MIDLAND CITY, Ala. -- The vigils continued in and around this southeastern Alabama town on Saturday. They were held in private homes, at the gazebo next to City Hall and, perhaps most somberly, on the grassy hill where swarms of federal agents are watching the underground bunker where they say a man named Jimmy Lee Dykes has held a 5-year-old boy hostage for more than four days now.
Law enforcement officials are still saying little about attempts to rescue the boy, who was kidnapped on Tuesday when Mr. Dykes raided a school bus and killed the driver. Officials have been in constant communication with Mr. Dykes through a plastic pipe that he originally installed, a neighbor said, to eavesdrop on trespassers from within the bunker.
The bunker has food and electricity, and Sheriff Wally Olson of Dale County said in a news conference on Saturday that it also had blankets and an electric heater to get through the near-freezing temperatures at night. He added that toys, coloring books and medication had been passed into the bunker for the boy, who has Asperger's syndrome and attention deficit hyperactivity disorder.
He did not say if it is known whether the boy has actually been taking the medicine.
"It's one thing when you've got your mother and grandmother giving it to you every day," said Steve Clouse, a state representative whose district includes Midland City.
Perhaps suggesting that Mr. Dykes is following events from his bunker, Sheriff Olson concluded the short news conference by offering gratitude to Mr. Dykes for allowing officials to pass on such necessities.
"I want to thank him for taking care of our child," the sheriff said. "It's very important."
The Daily Mail of London reported on Saturday that Mr. Dykes had initially requested to local authorities that he deliver his grievances to a reporter in exchange for handing over the boy. Two people familiar with the early days of the operation corroborated The Daily Mail's account, one adding that Mr. Dykes even had a particular reporter in mind.
Neighbors described Mr. Dykes as perpetually either threatening others or seeing himself as under threat, his interactions with them limited to conspiratorial tirades against the government or warnings of violence, sometimes by brandishing a gun.
"He told us it was his land and anybody that went on to it would be killed," said Ronda Wilbur, 55, who lives next to Mr. Dykes and said he once beat her dog with a lead pipe after it walked onto his property.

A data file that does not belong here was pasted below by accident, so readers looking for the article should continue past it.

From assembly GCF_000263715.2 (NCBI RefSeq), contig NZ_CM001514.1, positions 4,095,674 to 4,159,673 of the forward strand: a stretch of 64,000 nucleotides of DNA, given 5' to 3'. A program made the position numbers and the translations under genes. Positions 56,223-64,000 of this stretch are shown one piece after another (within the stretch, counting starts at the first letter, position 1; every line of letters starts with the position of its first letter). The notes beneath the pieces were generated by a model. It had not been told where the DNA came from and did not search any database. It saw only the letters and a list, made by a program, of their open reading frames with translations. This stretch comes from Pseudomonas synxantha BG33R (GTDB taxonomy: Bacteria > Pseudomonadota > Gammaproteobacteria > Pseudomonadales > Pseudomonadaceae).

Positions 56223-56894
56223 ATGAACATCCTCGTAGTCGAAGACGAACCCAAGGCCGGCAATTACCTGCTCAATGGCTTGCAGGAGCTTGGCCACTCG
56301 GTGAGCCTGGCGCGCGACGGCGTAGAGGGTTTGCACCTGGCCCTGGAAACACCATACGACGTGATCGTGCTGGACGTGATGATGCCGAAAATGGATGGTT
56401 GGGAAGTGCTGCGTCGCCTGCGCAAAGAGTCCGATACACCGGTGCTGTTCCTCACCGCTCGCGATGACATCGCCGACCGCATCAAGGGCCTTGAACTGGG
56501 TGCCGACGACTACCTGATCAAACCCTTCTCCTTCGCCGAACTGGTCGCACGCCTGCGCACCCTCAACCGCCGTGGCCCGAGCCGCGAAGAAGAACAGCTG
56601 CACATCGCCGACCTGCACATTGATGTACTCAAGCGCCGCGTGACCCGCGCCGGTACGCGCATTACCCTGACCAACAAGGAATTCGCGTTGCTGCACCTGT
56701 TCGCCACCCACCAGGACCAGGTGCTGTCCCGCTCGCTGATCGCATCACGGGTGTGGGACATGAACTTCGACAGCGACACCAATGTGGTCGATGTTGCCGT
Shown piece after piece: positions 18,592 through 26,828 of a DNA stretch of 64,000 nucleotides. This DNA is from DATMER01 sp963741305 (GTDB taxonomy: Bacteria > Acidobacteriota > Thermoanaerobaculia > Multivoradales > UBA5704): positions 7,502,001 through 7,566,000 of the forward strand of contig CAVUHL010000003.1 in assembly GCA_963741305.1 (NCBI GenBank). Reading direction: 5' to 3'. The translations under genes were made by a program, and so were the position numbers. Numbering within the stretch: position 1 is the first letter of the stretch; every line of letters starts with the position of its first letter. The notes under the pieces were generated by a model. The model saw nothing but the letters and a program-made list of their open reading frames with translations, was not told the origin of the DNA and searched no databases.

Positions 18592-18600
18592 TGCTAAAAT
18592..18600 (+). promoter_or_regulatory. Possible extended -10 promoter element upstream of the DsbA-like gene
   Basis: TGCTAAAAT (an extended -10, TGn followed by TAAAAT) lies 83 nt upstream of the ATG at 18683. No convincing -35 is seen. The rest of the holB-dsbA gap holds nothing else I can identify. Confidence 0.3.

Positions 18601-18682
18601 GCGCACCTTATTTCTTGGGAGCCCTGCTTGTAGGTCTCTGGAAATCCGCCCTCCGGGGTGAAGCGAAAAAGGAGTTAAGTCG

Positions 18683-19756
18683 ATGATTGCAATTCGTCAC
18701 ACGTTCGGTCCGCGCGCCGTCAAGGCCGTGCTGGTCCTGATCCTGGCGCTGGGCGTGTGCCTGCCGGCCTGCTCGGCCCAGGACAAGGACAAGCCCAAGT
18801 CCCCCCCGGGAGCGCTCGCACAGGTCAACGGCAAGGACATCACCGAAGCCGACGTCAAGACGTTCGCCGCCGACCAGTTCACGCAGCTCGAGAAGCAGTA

Before federal agents were actually stationed on his property and the national news media was camped out across the street, Mr. Dykes spoke in paranoid tones about surveillance and the government, neighbors said.
"He was more and more antigovernment, antipolice, anti-everything," said Ms. Wilbur's husband, John Wilbur, 59.
Mr. Dykes, who has lived in a travel trailer here for about two years, has a troubled past, including arrests on charges connected to drugs, drunken driving and, in Florida in 1995, unlawful display of a firearm. On Wednesday he was due in court in this county, accused of shooting at a neighbor in a dispute over driving on his property.
But the most telling indications of his troubles may lie outside the official record.
At midnight, when people would come home from late shifts, Mr. Dykes would be digging with a shovel in the red clay behind his trailer. Or he would be on patrol, walking the perimeter of his compound with a flashlight and a long gun.
Before building the bunker, Mr. Dykes made long, snaking mounds out of dirt and odd structures out of cinderblocks. He built the bunker in about three months, said a neighbor, Michael Creel, 28, who described it as four to five feet wide by six feet long, made of plywood and lined with plastic insulation and sandbags.
Mr. Creel said he was admiring Mr. Dykes's okra bed one day when Mr. Dykes invited him to see the bunker. "It kind of threw me off the first time I climbed down in there," he said. "He said, 'Climb down in there and holler, see if we can hear you.' That was a little bit of a red flag."
Mr. Creel said he believed that Mr. Dykes had several handguns, including an antique Colt .45, as well as a rifle and a shotgun. Other neighbors said they had heard Mr. Dykes firing what sounded like a semiautomatic weapon in the field behind his property.
Mr. Creel's father, Greg, said he had been subpoenaed to appear in the case involving the dispute with the neighbor. He said Mr. Dykes had given him a handwritten letter several pages long, presumably in connection with the trial.
Mr. Creel, 65, said he did not want to read the letter and had handed it over to law enforcement. "I am sure it gives insight to this man's crazed mentality," he said.
Meanwhile, people in town continue to gather each night at a gazebo on the grounds of City Hall, where they hold candles in salt-filled plastic cups. Friday night's vigil began with announcements: a reminder to eat at the local Ruby Tuesday, which was making donations to the family.
A mother of one of the boy's classmates spoke. There were prayers, for the family of the bus driver, Charles Albert Poland Jr., 66; for the boy and his family; even for Mr. Dykes.
They closed, as usual, with a chorus of "Amazing Grace," and then resumed the long wait.
Susan C. Beachy contributed research.nation
This article originally appeared in The New York Times.